Current dummies are adaptable to an array of situations and have new sensing equipment that we could have only dreamed of in the 1970s. However, they’re structurally similar with the most obvious difference being their size. The Swedish version is more shapely and has breasts, which not only makes the dummy a little easier on the eyes but also provides some useful information to researchers. It’s also said to have lower joint stiffness than its male counterpart, helping to address some disparities in musculature. Again, these are things that can be done on the Hybrid III but that unit has a less bodacious body.
Alright, we’re mocking the Swedish dummy a little. But there are actually some good reasons to give it breasts and wider hips, even if it’s just to see how the seatbelt might interact with those areas in a crash environment. It’s also loaded up with sensors, with the team focusing on low-severity, rear impact-collisions that tend to be much worse for women than men.
“We did test with different seats, and there we found that you could get quite different performances of the different seats depending on if it was the male or the female that were in these seats,” Astrid Linder, director of traffic safety at the Swedish National Road and Transport Research Institute and leader of the research, told NPR (another outlet that erroneously called it the first female crash test dummy).
When speaking with the BBC, Linder also noted that women “have differences in the shape of the torso and the center of gravity and the outline of our hips and pelvis,” suggesting that certain types of crashes or safety equipment may impact them differently.
But that doesn’t necessarily mean it’ll be better than the units currently being fielded. The studies being conducted with the new female model focus overwhelmingly on how female drivers are impacted by whiplash and the need for developing varied dummies to help create a more comprehensive testing environment. However, none of that guarantees that the new dummy will be head and shoulders above the current incarnation of Hybrid III. Truth be told, crash testing already involves so many variables that it’s difficult to account for all of them. Trying to create a dummy for every single body type is a tall order and one that might not be all that useful when you consider just how different safety equipment is between vehicles. Even the same model might use totally different seats between two trims.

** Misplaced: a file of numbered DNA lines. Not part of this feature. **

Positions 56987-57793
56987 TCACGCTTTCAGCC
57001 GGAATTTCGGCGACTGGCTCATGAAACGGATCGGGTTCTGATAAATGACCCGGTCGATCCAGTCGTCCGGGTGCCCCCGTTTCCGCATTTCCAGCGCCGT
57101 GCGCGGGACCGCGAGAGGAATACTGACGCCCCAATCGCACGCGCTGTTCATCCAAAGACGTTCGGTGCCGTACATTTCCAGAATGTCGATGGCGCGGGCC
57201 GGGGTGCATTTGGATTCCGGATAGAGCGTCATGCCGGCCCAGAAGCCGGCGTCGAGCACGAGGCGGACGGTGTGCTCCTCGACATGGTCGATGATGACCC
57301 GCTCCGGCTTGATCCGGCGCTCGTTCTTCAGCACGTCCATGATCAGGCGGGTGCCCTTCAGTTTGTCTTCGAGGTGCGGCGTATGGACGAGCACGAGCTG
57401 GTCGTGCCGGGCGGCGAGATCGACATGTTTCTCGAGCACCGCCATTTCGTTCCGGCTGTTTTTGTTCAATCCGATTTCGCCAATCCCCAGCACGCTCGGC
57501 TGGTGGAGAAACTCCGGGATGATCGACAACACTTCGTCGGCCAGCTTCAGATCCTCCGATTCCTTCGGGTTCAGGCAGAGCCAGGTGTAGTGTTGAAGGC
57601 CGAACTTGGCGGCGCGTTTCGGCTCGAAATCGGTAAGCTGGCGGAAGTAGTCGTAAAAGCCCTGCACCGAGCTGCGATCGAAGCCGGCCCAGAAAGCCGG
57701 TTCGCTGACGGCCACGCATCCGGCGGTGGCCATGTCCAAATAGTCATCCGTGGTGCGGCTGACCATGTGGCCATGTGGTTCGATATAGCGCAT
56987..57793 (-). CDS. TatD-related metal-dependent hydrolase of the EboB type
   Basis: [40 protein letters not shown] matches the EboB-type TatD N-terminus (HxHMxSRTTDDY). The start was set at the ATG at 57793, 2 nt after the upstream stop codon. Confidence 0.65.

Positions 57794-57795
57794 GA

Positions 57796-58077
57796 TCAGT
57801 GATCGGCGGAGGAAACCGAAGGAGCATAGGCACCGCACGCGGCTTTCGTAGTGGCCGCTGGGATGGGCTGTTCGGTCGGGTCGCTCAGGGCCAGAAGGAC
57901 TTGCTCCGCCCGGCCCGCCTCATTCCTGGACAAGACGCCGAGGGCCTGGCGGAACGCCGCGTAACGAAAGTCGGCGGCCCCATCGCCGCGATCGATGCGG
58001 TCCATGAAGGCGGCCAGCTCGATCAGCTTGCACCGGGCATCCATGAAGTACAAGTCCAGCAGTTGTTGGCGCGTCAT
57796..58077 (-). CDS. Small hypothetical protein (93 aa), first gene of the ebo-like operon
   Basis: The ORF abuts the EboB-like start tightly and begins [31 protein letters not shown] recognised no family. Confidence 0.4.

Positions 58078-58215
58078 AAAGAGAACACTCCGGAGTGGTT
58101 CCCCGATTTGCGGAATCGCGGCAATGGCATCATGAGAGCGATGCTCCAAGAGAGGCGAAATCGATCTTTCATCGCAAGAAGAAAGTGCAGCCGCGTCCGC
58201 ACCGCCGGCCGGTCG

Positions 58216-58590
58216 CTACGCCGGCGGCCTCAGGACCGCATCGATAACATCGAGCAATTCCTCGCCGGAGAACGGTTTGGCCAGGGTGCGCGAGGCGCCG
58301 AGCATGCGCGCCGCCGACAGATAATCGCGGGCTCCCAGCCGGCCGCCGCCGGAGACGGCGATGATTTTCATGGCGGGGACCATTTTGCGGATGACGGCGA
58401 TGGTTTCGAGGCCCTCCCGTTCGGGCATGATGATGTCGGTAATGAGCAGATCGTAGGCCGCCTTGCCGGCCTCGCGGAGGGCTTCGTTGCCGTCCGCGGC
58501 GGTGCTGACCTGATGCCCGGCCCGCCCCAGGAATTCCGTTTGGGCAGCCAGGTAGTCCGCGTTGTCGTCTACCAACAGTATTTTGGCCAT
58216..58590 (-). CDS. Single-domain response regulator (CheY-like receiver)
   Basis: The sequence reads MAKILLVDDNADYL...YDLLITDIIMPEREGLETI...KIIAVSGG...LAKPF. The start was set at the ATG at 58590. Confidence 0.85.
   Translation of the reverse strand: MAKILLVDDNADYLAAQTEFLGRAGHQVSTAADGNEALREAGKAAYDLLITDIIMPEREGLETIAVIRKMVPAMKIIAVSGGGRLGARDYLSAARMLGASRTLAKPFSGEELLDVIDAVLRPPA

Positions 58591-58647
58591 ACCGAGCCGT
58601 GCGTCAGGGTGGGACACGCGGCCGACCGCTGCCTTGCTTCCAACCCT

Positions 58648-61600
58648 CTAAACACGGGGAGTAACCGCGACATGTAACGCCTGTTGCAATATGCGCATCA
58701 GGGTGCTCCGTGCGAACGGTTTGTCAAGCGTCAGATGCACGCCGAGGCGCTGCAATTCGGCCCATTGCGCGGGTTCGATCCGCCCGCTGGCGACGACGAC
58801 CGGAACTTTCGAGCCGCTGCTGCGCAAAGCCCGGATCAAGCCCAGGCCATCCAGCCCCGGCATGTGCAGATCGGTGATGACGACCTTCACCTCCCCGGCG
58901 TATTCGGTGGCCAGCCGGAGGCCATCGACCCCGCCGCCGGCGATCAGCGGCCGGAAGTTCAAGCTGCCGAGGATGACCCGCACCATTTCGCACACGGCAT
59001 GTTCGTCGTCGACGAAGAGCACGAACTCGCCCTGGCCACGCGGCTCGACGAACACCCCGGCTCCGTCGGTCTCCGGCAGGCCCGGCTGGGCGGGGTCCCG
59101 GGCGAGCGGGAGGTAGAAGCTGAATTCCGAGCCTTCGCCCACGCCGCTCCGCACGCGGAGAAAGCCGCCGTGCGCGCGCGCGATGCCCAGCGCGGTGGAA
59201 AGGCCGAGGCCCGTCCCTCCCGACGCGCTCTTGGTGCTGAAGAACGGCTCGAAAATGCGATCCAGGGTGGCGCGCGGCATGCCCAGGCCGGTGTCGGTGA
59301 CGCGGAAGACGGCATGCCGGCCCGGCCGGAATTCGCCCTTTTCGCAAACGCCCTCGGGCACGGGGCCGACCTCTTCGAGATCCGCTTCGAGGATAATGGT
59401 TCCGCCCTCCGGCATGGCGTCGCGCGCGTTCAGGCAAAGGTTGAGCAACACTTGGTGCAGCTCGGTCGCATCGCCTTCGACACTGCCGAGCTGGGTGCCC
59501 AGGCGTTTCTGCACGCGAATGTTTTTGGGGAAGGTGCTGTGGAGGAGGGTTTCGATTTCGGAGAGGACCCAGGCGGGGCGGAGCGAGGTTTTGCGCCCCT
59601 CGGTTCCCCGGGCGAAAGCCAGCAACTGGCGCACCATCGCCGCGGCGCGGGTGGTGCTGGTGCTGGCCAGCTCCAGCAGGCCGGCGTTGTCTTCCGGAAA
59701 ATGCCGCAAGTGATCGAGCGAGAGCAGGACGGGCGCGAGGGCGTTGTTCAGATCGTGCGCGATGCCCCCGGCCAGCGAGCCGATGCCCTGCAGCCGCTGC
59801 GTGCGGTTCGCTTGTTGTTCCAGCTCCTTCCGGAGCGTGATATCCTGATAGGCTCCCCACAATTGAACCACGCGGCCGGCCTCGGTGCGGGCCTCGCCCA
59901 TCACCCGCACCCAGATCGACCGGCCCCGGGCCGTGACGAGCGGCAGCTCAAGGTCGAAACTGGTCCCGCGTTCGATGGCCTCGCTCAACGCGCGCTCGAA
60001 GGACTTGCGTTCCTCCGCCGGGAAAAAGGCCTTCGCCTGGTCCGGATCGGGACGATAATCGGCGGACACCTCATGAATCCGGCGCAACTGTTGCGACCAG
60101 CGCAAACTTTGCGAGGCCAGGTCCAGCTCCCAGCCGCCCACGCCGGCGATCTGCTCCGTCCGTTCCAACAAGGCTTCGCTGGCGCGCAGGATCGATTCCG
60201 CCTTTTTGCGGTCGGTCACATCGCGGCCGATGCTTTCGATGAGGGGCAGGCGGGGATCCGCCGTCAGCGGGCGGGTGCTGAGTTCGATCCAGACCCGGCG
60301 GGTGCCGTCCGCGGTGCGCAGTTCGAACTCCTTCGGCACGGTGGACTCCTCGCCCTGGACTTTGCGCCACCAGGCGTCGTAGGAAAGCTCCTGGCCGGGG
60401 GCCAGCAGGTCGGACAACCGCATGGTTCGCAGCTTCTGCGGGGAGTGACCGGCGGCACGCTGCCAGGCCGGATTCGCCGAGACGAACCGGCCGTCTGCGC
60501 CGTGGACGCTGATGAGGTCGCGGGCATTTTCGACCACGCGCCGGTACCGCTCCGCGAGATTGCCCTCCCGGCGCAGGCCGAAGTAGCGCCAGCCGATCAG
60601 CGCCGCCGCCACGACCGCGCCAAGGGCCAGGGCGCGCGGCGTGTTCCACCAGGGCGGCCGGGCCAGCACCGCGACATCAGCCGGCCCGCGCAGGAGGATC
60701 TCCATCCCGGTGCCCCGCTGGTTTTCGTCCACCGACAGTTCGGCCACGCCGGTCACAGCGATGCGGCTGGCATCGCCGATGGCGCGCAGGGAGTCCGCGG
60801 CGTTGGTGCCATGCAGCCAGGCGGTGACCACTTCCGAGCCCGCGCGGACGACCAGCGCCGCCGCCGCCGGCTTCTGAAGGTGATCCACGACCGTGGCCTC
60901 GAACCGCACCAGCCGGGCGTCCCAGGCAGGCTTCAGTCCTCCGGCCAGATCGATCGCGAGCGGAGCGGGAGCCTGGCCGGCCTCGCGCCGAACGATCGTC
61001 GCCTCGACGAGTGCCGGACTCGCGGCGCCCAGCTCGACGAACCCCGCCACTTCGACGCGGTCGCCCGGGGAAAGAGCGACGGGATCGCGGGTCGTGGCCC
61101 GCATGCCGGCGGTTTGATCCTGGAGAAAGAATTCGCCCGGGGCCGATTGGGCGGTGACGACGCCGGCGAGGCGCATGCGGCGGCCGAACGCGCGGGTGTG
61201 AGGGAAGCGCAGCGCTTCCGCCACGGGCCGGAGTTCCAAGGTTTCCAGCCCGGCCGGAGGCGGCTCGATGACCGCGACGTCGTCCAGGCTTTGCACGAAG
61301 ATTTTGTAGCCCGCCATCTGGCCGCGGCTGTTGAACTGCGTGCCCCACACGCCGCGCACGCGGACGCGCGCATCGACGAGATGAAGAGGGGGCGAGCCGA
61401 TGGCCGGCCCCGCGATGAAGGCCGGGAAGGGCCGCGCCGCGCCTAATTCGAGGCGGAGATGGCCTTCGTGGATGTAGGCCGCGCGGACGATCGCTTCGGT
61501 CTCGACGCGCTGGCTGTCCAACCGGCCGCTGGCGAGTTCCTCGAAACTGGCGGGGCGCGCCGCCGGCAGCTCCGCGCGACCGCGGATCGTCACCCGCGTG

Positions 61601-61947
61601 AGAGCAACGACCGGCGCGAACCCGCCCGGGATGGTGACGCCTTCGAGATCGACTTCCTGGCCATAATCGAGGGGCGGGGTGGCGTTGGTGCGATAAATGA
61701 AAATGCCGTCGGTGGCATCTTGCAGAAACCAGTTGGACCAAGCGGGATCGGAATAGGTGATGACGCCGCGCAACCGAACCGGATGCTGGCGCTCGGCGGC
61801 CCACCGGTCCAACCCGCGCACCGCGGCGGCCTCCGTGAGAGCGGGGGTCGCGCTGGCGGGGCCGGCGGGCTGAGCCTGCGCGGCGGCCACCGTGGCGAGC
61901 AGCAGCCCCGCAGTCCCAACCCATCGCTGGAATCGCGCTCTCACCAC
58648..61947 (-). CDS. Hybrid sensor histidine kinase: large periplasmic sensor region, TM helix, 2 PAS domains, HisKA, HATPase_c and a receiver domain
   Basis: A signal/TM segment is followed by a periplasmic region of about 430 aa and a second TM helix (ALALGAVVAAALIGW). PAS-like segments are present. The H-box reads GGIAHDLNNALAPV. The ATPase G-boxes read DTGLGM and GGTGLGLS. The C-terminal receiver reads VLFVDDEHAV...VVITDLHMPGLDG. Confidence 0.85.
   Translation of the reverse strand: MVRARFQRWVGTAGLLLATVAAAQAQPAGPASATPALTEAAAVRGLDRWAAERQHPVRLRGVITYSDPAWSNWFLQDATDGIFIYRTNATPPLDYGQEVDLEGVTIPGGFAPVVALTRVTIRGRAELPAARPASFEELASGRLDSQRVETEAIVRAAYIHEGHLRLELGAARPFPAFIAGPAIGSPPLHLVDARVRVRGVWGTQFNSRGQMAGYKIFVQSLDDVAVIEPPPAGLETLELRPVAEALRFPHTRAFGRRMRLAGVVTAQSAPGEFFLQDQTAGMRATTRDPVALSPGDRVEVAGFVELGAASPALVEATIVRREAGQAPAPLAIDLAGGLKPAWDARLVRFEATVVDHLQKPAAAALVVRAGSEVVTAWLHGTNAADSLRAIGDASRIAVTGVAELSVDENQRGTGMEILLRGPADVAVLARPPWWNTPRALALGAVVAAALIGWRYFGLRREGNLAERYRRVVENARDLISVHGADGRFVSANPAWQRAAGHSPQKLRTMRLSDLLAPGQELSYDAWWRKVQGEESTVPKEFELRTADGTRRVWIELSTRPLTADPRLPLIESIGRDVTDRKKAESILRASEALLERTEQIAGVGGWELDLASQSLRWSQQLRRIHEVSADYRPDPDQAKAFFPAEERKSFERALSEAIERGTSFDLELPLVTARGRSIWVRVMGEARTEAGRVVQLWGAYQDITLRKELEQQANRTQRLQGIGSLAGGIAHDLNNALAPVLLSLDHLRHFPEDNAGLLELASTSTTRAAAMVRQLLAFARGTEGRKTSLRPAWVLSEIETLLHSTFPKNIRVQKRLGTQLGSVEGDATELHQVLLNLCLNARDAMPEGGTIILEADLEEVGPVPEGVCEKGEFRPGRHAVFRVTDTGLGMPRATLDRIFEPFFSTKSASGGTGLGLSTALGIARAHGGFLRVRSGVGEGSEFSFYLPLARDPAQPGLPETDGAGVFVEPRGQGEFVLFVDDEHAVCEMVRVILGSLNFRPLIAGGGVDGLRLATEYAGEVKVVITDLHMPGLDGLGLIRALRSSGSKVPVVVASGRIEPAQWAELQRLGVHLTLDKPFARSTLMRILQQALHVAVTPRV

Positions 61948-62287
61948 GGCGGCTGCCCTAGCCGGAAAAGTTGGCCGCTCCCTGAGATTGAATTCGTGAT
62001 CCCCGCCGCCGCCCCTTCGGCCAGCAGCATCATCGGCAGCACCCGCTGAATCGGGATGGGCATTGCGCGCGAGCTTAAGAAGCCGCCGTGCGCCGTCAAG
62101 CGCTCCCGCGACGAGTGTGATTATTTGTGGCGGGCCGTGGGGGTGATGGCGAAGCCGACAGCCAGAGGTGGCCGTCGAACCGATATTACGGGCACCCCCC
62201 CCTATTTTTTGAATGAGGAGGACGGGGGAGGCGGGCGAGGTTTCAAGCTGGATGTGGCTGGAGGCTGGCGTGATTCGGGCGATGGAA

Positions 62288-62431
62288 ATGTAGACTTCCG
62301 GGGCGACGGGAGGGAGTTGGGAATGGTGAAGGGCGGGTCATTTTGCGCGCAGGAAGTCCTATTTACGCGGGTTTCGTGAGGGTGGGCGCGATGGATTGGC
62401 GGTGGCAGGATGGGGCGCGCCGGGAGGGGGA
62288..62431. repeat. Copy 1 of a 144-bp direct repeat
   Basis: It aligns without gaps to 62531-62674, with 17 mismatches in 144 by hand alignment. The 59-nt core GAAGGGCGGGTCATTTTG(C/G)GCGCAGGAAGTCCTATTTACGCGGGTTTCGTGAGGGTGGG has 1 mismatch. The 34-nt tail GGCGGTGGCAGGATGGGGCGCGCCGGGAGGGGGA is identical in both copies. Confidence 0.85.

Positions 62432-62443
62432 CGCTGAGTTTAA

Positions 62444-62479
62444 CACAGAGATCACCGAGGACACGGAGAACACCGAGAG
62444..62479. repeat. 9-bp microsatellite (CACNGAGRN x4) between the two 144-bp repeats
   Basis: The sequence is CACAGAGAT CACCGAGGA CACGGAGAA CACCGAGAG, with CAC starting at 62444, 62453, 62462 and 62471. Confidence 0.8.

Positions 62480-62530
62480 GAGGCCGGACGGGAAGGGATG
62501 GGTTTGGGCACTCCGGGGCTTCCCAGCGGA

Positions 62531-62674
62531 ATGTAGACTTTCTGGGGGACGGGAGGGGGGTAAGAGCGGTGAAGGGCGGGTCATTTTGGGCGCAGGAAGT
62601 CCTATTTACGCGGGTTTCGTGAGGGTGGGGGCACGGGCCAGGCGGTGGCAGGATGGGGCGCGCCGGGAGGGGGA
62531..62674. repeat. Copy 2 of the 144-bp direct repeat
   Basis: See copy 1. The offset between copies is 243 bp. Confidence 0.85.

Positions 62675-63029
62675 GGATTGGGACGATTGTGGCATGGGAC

There probably should be a place for more realistic dummies, so we shouldn’t discount what Lindel and company are doing here. But the design is in its infancy and it seems like they’re also very eager to get regulators to take the bait. In fact, most of the articles cited in this piece make mention about the need for the U.S. to adopt better safety testing practices. Lindel even mentions that safety agencies should stop focusing exclusively on using male analogs to NPR – even though that’s not exactly what’s been happening.
As previously stated, the Hybrid III comes in an array of shapes and sizes and tries to accommodate for varied body types. However, this resulted in authors suggesting that new laws may need to be put in place to ensure regulators conduct testing using more specified dummies that are overtly representative of women. This repeatedly resulted in their making mention of a 2021 initiative where the U.S. House of Representatives introduced legislation to “improve the federal government’s vehicle safety testing practices, specifically those involving the use of crash test dummies,” specifically as they relate to female drivers.
Assuming the dummy is as advanced as claimed, it’s probably good to have the extra data. Though one wonders if this will actually help level out any safety disparity between genders. Physics is pretty consistent about what happens when objects collide. The larger of the two tends to win out and that’s likely to be true whether you’re talking about the vehicles themselves or the people riding inside of them.